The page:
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State v. Smith

Decided: March 30, 1961.


Goldmann, Foley and Lewis.

Per Curiam

[66 NJSuper Page 466] Defendant appeals from convictions on three indictments charging armed robbery. The sole ground

of appeal is that defendant's constitutional rights under U.S. Const. Amend. VI, and N.J. Const. 1947, Art. I, par. 10, were violated in the respect that he was denied compulsory process for obtaining witnesses in his favor as provided therein.

The trial consumed four days. The defense was alibi. On the morning of the fourth and final day of trial defendant informed the court for the first time that he was desirous of obtaining the presence of his brother and sister-in-law, John and Cary Brown, to corroborate his alibi. In the colloquy which followed, it developed that defendant's attorney had been aware of the existence of these witnesses for several months, that he had not caused subpoenas to be served on them, and that on the morning of the trial he had been informed by Cary Brown that "she could no longer recall the defendant being away with the children" on the date the crimes were committed, as defendant claimed, and that her husband likewise "could not support defendant's statement" in this respect. The attorney went on to say that he had so advised defendant and told him the witnesses would not be called. In reply to a question by the court, defendant confirmed the latter statement. When he was then asked by the trial judge whether he wished that the witnesses be brought into court he replied that he did, but added that he believed that if they were compelled to come to court "they would say something that would hurt" him. Nevertheless, the court directed the issuance of subpoenas and ordered the sheriff to have the same served immediately. At this juncture defendant's attorney reiterated his opinion that it would be "an error" to call these witnesses in defendant's behalf. The judge then adjourned the morning session of the trial and said that if the witnesses appeared by 3 P.M. he would permit them to testify, but otherwise the trial would proceed to conclusion.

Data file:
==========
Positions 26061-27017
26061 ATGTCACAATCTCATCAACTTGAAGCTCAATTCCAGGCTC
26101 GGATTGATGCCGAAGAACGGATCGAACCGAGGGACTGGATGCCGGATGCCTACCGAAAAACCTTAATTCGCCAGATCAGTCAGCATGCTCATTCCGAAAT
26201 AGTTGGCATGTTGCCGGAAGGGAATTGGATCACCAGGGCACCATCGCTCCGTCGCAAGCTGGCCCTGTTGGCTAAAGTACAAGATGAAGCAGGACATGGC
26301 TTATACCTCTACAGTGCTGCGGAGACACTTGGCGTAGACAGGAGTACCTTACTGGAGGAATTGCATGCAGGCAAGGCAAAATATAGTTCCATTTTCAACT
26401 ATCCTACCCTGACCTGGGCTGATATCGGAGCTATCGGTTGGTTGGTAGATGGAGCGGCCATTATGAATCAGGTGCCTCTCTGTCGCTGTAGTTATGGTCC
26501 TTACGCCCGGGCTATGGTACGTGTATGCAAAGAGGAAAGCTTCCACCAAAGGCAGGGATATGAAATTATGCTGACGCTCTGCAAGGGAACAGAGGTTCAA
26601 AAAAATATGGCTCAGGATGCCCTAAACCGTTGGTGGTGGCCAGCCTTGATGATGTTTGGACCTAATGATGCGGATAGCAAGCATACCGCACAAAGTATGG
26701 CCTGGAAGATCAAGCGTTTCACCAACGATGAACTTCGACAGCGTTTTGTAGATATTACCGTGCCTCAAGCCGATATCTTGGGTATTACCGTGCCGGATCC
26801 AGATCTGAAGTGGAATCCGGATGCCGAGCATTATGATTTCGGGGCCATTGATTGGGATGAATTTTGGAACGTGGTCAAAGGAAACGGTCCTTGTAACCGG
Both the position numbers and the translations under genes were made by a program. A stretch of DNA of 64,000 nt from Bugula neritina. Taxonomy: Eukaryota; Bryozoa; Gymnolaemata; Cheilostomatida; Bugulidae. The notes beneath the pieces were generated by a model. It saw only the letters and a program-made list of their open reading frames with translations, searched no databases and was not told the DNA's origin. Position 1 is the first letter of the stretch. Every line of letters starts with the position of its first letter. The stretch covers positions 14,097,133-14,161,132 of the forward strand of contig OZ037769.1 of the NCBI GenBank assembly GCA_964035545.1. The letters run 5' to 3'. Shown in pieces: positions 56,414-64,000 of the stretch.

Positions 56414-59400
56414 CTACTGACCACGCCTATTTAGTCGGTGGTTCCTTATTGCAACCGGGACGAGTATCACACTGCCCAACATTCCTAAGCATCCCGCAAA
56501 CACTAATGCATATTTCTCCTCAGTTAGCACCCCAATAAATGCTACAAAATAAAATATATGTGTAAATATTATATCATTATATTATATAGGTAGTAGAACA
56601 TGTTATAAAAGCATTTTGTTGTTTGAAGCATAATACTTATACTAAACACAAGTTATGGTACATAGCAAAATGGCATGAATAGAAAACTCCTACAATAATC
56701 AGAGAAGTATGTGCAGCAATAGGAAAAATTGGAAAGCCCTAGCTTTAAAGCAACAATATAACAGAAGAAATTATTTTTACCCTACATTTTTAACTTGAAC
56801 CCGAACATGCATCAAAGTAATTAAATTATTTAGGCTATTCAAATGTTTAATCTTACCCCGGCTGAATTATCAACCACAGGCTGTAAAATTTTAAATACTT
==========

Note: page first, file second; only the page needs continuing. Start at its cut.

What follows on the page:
Mrs. Brown was served, Mr. Brown was not. Neither appeared at the afternoon session and the trial was resumed and concluded. It is now urged that the failure of the

court to order a continuance for a time sufficient to make its process effective violated defendant's constitutional rights, as aforesaid.

It is generally held that testimony to an alibi in a criminal case is of so material a nature that, if the absence of a witness who will give such testimony is properly presented, a continuance should be granted. Annotation, 41 A.L.R. 1530 (1926). And where the circumstances entitle a defendant to the issuance of process requiring the attendance of an absent witness the defendant should be allowed a reasonable time for making process effectual; otherwise his constitutional right would be of little value to him. 14 Am. Jur., Criminal Law , ยง 163 (1938). However, constitutional rights are subject to waiver. Hence, it has been held that where defendant was being tried for robbery and made application at 3:30 P.M. on the afternoon of the trial date to produce his sister as a witness, the court was justified in refusing an adjournment on the grounds that counsel knew, or should have known, whether this witness was required prior to trial. State v. Lotegano , 12 N.J. Misc. 49 (Sup. Ct. 1933), error dismissed, 113 N.J.L. 176 (E. & A. 1934).

The granting of an adjournment is a matter singularly within the discretion of the trial court and refusal of an adjournment will not lead to reversal absent manifest wrong or injury to the defendant by reason of such refusal. State v. Gallo , 128 N.J.L. 172, 174 (Sup. Ct. 1942), affirmed o.b. 129 N.J.L. 52 (E. & A. 1942). In this case the State's proofs included identification of the defendant by two of the victims of the robbery, and a confession. In light of this evidence it is difficult to conceive that defendant suffered manifest injury by reason of the denial of an adjournment, particularly when he conceded himself that if the witnesses were compelled to testify, their testimony would be harmful. In any event, the tardiness of defendant's request would have been sufficient reason to have denied it in the first place.

Moreover, it is evident to us that defendant's attorney diligently prepared his case and skillfully tried it. In these circumstances his judgment that the testimony of the absent witnesses would have been damaging to his client's cause is not to be lightly disregarded. As we have said:

"When a defendant is represented at trial by an attorney, the latter has implied authority to make all necessary decisions on all matters incidental to the management of the case which affect only procedure or remedy as distinguished from the cause of action itself, and the party is bound by such acts."

State v. Bentley , 46 N.J. Super. 193, 201-202 (App. Div. 1957); State v. Mulvaney , 21 N.J. Super. 457, 462 (App. Div. 1952). Despite the professional opinion of defense counsel and his repeated protestations, the court heeded defendant's request and issued subpoenas for the witnesses, faced as it was by the dilemma of opposing positions taken by defendant and his counsel. In view of the Bentley rationale as to the authority and function of defense counsel, it might very well have been reversible ...

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